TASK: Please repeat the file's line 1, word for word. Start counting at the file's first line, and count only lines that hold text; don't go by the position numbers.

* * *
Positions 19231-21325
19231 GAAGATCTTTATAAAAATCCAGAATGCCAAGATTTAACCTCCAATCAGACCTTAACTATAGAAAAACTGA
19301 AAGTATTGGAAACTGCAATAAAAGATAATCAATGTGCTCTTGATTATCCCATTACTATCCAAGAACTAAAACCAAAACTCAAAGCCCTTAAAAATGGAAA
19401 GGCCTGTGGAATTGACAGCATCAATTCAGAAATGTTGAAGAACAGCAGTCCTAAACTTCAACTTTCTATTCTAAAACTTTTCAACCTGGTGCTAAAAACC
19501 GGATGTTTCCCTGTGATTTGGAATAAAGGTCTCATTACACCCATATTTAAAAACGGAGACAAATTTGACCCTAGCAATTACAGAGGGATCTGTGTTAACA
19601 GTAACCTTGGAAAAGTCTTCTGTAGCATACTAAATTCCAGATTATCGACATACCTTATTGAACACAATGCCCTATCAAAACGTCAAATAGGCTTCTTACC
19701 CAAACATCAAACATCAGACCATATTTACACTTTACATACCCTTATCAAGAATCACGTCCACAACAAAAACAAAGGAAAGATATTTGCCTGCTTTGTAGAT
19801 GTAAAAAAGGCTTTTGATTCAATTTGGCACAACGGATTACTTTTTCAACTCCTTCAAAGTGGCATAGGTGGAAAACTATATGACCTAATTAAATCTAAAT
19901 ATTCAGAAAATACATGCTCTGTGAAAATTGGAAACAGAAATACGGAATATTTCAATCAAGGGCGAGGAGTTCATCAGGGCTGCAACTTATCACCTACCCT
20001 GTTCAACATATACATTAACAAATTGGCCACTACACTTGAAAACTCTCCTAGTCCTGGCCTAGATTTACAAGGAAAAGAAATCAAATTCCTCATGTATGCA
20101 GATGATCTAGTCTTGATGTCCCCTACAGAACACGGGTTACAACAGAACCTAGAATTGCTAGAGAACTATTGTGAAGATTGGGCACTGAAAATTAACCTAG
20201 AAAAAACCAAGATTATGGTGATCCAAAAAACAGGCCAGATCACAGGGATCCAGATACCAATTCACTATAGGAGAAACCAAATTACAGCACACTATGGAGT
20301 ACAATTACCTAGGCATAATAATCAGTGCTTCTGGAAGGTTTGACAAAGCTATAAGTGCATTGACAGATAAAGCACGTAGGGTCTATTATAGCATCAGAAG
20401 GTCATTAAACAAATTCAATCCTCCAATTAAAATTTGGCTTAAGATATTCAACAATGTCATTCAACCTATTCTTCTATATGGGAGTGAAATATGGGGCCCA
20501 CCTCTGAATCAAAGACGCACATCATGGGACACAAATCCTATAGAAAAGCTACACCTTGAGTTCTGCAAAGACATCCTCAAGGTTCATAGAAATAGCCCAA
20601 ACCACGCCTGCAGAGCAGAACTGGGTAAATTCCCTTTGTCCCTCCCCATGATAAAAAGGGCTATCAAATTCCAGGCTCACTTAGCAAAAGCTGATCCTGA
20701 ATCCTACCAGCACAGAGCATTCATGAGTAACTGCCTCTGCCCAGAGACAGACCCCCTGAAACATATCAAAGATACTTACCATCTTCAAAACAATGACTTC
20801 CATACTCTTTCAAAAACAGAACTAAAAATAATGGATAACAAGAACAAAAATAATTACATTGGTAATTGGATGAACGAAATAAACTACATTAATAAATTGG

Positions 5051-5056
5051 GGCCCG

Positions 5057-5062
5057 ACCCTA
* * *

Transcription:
Positions 19231-21325